Man convicted of killing Dowagiac resident denied motion to withdraw guilty plea
CASSOPOLIS – A Kalamazoo man convicted of killing a Dowagiac man in early 2020 had his motion to withdraw his plea denied in a Monday Cass County Circuit Court hearing.
Justin Robert-Gabriel Carlton, 42, of Kalamazoo, appeared in Cass County Circuit Court Monday morning via teleconferencing from prison. He and his appellate attorney, John D. Roach, Jr., were asking Cass Circuit Judge Mark Herman to allow him to withdraw his guilty plea.
Carlton pleaded guilty to second-degree murder last year in the January 2020 shooting death of Michael Collins inside a home on Louise Street in Dowagiac. He was sentenced last December to a prison term of 43 to 70 years. A dozen or more other charges including felony murder were dismissed.
Carlton’s co-defendant, Jay Vincent Penar, of White Pigeon, also pleaded guilty to second-degree murder and was sentenced in June to 26 to 50 years in prison.
Roach and Carlton argued Monday that he should be able to withdraw his guilty plea and cited ineffective counsel from his original attorney, James Miller.
Carlton testified under oath that he understood he could face more serious charges and the potential for a higher sentence if he withdrew his plea and was convicted at trial of other charges such as first-degree murder and use of a weapon in the commission of a felony.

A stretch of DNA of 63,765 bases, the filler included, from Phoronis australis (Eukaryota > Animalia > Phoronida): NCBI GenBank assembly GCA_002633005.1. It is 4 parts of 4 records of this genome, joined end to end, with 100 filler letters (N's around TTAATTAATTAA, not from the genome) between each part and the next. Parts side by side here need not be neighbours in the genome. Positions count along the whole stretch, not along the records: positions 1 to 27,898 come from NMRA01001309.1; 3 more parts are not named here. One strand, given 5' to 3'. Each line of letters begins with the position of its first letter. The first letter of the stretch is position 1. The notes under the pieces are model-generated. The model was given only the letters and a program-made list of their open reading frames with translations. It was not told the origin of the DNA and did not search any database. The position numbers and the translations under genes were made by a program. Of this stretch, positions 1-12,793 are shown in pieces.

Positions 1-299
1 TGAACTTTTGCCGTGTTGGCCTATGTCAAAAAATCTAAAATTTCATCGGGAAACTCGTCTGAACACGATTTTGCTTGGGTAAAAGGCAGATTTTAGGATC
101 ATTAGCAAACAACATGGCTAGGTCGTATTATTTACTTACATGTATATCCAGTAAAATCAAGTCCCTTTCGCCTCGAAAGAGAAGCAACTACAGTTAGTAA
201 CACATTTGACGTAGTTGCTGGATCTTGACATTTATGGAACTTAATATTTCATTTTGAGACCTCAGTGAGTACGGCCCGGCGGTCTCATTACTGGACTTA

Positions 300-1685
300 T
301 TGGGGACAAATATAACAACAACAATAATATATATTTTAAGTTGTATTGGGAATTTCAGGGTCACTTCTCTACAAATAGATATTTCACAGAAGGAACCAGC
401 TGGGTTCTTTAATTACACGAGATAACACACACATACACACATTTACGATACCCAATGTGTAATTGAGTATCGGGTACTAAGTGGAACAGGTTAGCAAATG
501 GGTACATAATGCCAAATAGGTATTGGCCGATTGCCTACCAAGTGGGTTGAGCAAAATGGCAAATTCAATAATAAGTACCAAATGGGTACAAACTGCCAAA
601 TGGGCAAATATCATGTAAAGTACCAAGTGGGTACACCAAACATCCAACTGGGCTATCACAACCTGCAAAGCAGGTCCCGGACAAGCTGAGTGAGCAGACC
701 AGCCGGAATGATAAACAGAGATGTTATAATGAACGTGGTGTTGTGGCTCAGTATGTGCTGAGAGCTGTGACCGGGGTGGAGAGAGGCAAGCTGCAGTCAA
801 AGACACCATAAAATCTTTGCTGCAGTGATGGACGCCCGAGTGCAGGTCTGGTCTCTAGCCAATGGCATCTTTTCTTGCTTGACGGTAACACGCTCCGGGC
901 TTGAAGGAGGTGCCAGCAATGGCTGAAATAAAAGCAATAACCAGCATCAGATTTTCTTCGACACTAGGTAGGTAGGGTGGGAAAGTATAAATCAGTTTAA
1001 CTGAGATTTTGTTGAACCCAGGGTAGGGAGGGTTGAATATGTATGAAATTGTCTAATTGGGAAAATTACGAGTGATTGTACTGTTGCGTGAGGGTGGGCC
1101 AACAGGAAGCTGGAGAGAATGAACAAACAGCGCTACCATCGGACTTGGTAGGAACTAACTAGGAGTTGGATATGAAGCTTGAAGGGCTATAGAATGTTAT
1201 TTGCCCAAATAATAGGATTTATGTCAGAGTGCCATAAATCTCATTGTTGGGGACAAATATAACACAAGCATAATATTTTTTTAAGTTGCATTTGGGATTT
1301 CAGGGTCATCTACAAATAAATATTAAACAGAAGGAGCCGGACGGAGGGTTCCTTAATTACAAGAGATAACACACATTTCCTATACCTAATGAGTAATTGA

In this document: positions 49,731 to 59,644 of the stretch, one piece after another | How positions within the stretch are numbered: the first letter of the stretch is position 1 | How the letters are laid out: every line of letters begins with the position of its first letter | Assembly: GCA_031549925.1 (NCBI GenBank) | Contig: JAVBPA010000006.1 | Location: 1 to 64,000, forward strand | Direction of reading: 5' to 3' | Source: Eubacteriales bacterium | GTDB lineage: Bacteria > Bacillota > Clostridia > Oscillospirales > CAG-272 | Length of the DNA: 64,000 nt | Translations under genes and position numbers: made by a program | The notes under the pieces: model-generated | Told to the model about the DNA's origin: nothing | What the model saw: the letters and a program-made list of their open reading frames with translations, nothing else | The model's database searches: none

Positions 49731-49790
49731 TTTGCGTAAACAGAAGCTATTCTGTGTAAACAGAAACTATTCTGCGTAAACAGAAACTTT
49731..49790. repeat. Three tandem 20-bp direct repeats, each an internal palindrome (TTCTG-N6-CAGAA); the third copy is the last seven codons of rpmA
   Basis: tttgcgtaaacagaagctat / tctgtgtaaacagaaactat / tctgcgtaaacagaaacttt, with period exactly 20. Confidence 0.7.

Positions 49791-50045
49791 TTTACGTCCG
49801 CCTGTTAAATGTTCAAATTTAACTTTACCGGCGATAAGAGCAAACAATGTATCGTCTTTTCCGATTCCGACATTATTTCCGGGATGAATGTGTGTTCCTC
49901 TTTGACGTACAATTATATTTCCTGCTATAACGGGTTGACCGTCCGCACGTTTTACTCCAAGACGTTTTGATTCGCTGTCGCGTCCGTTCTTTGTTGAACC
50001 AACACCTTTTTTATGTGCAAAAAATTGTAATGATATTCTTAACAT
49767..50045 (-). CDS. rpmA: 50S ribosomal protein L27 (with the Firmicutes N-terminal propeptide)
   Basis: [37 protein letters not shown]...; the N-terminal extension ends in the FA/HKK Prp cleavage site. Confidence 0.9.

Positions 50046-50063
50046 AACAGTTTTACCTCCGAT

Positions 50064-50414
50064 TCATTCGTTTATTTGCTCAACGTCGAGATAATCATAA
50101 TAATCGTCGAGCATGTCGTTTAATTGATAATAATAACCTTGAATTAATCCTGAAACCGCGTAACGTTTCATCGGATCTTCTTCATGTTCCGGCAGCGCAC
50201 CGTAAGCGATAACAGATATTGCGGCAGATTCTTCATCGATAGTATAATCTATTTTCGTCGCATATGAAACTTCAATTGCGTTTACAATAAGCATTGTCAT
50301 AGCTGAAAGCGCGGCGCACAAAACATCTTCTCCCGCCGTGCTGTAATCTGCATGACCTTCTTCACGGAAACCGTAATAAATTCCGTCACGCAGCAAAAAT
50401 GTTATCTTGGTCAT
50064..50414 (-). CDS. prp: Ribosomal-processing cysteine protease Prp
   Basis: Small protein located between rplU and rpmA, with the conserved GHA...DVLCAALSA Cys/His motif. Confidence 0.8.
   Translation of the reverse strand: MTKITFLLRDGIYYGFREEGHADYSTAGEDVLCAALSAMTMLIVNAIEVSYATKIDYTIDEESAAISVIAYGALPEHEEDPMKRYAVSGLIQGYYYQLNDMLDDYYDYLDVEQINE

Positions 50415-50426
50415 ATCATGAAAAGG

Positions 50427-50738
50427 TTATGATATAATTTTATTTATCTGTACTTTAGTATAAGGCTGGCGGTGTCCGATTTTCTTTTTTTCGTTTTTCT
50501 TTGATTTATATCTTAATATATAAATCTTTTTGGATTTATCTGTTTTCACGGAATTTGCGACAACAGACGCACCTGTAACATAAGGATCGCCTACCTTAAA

In oral arguments Monday, Roach claimed that the possibility that Carlton will ever be released on parole is unlikely given his current age and the 43-year minimum prison sentence.
“Parole is possible but extremely unlikely,” he said.
He said the plea agreement Carlton accepted on advice from his original attorney actually did not benefit him at all.
“For all practical purposes, he did plead to life without parole,” Roach said. “There is no benefit here for him.”
Roach said that while Judge Herman sentenced Carlton within the sentencing guidelines, that argument was meaningless and the plea agreement illusory given Carlton’s age, the prison sentence and his likely life expectancy.
“He would be better off with life with the possibility of parole, a life sentence would be before for him from a parole eligibility standpoint,” he said.
Judge Herman disagreed. He said that he found no case law that allows a judge to sentence a defendant below the guidelines just because of the defendant’s age at the time of his conviction.
“Do I somehow have to give them an opportunity for parole because of their possible life expectancy,” he asked. ‘There is no case law saying I have to calculate life expectancy when sentencing.”
Cass County Prosecutor Victor Fitz said that his office had a strong case against Carlton if it had gone to trial, including a confession, the co-defendant’s testimony and other evidence.
“The defense counsel rightly believed that Mr. Carlton could face a felony murder and felony firearm conviction,” he said.
“This was a plea agreement that did have benefits for the defendant,” Fitz added. “Was the farm given away? Absolutely not, but there were benefits to the defendant … He took a calculated decision, and there is a possibility he can live into his 80s or 90s and get out on parole. … He knew there is no guarantee he will reach parole age but there is a reasonable probability he will reach parole age.”
Judge Herman noted that Carlton and his appellate attorney weren’t claiming any error in the proceedings.
“I don’t think the plea was illusory,” he said. “Your position was that you had ineffective assistance of counsel and bad advice was given.”
The judge denied Carlton’s motion, saying that he found no errors in the plea agreement, that he sentenced Carlton within the guideline range and that case law doesn’t allow a defendant to withdraw a plea solely because of bad advice given.
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